I was also delighted to see BAFTA-winning Ainslie Henderson return. I’ve seen Henderson several times at the McLaren Animation strand at the EIFF over the years – his film A Cat Named Dom won last year’s McLaren gong at the festival (see our report from the 2022 EIFF here on LFF), and am always looking forward to any new work. Shackle is a stop-motion piece (I love all animation, but have an especially soft spot for stop-motion work), with a couple of small woodland creatures, taking everyday forest objects such as apples and pine cones, then making art and music with them, while a more frightening version of these endearing creatures lurks in the dark version of the forest, looking on greedily and coveting what they have.

I don’t really have time to dive into every film screened during the Animated Shorts, but these are some of the ones that especially caught my eye. Again I am grateful the animators get a chance to show these in a cinema setting, with an audience, and talk about their works – we used to have the excellent Four Mations on Channel 4, and BBC2 used to do late night animation strands, years ago, something that seems to have vanished from media schedules these days, despite the phttps://www.liveforfilm.com/roliferation of more channels and the fact we’re still seeing new and established talents creating new, interesting works, but the main broadcasters seem to ignore them, which, I think, makes the film festivals all the more important as a chance to wave the flag for this time-consuming and inventive form of film-making.

This review was originally penned for Live For Films

Edinburgh International Film Festival – Art College 1994

Edinburgh International Film Festival 2023 – Art School 1994
Directed by Liu Jian,
Starring the voices of Jia Zhangke, Zheng Dasheng, Xu Lei, Wang Hongwei, Peng Lei, Ren Ke, Xu Zhiyuan, Shen Lihui

This animated film from China took around five years to complete, so one of the film festival programmers told us before the screening, drawn in the more traditional 2D animation style, which is, of course, very labour-intensive, yet often worth it for the distinctive aesthetic and feel it can give. In the case of this Chinese, animated slacker film (there’s a phrase I have never used before!), it also suits the tone of the film and the characters very well.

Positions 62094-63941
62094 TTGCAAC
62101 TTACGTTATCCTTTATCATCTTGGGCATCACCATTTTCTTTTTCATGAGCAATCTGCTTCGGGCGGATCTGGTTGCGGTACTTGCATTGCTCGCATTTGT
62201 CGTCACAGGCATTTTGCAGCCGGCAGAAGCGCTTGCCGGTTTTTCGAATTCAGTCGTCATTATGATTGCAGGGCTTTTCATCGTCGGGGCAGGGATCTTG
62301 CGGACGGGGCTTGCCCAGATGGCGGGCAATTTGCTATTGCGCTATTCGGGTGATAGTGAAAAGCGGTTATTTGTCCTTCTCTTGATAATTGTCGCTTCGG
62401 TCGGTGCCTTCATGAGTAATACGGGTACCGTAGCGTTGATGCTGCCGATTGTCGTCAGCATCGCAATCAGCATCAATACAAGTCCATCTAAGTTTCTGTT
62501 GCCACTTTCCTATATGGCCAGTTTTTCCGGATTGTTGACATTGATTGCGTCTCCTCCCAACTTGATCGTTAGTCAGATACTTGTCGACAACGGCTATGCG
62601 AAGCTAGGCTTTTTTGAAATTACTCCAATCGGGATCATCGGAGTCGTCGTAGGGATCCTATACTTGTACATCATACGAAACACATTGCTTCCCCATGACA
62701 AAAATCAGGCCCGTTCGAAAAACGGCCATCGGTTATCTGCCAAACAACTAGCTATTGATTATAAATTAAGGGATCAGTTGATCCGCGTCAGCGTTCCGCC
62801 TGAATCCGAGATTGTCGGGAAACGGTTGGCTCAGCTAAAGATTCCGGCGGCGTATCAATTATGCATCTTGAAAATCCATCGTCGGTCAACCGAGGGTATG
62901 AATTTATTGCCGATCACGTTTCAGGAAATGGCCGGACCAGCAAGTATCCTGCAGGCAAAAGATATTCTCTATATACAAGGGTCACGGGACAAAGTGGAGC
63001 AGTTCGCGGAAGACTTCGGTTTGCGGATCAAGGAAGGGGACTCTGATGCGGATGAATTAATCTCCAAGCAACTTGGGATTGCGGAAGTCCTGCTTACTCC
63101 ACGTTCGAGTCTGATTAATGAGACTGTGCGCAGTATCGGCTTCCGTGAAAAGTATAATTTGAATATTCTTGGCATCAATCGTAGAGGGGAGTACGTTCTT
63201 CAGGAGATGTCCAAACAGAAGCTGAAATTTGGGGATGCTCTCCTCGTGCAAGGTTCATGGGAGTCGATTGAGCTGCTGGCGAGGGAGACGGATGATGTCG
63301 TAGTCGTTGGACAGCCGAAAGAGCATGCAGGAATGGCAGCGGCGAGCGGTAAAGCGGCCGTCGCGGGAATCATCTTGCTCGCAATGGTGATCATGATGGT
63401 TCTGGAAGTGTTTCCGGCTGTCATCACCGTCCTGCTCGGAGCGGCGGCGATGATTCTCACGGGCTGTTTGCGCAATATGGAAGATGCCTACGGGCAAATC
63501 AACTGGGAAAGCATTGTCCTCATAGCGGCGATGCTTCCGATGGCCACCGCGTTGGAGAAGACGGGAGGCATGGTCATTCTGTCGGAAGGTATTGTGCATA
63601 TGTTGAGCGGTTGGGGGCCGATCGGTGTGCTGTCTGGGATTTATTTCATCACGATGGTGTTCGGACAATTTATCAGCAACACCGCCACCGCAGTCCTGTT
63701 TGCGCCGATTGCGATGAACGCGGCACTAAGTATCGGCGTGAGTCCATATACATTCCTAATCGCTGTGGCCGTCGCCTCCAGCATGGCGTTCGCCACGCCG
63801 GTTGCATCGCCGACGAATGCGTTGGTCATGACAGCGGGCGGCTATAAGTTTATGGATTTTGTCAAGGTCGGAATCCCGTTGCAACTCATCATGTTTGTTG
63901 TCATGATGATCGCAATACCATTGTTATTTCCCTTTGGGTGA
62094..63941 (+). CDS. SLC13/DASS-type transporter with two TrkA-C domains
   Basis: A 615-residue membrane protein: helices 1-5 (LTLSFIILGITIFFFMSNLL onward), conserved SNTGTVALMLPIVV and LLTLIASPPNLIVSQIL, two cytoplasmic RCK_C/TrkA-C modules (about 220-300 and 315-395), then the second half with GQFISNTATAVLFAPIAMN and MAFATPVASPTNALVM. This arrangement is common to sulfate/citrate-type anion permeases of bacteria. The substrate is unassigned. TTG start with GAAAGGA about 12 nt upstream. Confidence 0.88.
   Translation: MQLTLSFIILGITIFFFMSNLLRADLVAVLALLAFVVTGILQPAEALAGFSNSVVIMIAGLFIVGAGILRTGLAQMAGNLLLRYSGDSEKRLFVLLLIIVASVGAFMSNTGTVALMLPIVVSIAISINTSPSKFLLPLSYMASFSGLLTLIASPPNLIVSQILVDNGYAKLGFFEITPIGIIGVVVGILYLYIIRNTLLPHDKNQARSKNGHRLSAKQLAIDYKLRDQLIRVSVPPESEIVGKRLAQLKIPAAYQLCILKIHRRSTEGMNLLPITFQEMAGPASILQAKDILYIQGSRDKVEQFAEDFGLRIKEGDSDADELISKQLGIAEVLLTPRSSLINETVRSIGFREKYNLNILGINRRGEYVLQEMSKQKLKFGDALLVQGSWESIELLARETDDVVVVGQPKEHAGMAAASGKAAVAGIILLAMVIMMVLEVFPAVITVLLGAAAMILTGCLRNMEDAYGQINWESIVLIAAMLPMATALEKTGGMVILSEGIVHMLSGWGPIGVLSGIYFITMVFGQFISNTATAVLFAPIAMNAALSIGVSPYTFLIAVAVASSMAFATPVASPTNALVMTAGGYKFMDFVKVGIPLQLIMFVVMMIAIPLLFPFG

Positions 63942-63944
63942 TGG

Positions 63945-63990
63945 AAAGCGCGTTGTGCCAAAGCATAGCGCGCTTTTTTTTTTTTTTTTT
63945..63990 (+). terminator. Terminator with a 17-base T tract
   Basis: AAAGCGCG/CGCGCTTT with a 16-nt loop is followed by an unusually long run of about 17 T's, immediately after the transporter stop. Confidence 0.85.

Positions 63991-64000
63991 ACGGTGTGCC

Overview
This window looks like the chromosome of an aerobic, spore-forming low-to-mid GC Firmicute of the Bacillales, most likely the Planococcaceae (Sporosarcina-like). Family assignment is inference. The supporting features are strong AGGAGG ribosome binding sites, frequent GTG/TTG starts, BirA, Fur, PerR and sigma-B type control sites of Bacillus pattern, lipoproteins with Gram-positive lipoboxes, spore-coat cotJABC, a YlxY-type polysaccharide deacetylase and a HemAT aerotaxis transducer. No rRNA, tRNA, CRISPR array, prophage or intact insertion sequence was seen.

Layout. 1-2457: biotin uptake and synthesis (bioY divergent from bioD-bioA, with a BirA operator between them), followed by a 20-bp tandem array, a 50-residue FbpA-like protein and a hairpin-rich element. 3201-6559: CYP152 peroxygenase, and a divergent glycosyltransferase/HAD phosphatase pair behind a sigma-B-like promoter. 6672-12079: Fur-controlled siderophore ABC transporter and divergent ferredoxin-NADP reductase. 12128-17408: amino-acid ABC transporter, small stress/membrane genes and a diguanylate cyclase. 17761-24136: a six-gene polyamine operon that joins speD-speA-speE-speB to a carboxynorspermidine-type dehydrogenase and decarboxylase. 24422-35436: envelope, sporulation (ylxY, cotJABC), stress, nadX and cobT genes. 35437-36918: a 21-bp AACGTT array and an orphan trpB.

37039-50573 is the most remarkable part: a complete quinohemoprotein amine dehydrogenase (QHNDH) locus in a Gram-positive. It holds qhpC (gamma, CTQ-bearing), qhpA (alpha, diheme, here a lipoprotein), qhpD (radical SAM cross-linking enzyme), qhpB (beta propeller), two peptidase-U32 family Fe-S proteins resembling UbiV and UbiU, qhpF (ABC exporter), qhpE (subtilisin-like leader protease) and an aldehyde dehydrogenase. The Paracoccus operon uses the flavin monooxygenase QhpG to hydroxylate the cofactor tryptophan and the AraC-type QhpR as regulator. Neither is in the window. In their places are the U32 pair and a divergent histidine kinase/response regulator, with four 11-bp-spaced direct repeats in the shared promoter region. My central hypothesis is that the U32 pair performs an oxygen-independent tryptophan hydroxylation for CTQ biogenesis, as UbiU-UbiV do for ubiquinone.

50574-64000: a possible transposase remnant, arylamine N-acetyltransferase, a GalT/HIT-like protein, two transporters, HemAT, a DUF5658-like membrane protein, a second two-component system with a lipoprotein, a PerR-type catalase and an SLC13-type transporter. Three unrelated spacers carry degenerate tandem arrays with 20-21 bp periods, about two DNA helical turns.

Set, as you may infer from the title, in the mid-90s, the film follows the lives of a group of students at a small, but well-regarded art college in China,  Zang Xiojun (Dong Zijian) and Rabbit (Chizi) are the main focus of the film, Zang with his floppy hair and the permanently attached earphones for his music (a cassette Walkman) is more the unfocused dreamer of the group, listening to bootleg Nirvana cassettes, stifled by the insistence of his tutors that he adhere to classical styles instead of exploring new ideas (which you’d expect to be encouraged in an art college, but not here, in China of 1994, where modern Western art movements are especially reviled).

Rabbit is more pragmatic – at least when not pondering out loud on second hand philosophy he’s picked up from bits of books and hasn’t actually thought out. A bit lazier, when he does focus he is more likely to be thinking about how his degree will get him a decent paying job, how he’d like to be famous (because then “he wouldn’t have to actually paint much”, thinking about a girlfriend. It’s not that Zang doesn’t consider these things, he even joins the odd philosophic musing over beer and cigarettes, but he is far more into considering what is art, and how he can do something that is new and interesting to him in a world where it feels like so many earlier artists have done all the innovation already (at one point he even burns a pile of his art, which a more pretentious artist takes as an actual artistic piece in itself).

The film moves at a gentle pace, and the remaining cast of friends and classmates, each dealing with their studies, their hopes for the future, dreams of what they could be and want to be, versus what the world of the time will likely actually let them be, is one many of us will find very familiar. Small-town Chinese art college in the 90s, perhaps, but there is so much that is just universal there that, despite the language, it feels very familiar, and had me thinking back to my own college days and blushing to think there would be nights in our student gaffe where I or my friends would be those characters, drinking cheap booze, holding forth on what we thought were well-considered, mature, informed Great Insights, which in retrospect were hopelessly naive, because, despite thinking we were mature, we really hadn’t experienced much life yet, not really, and understood even less of it, but we were still filled with that longing for an imagined future we thought we’d make where others failed.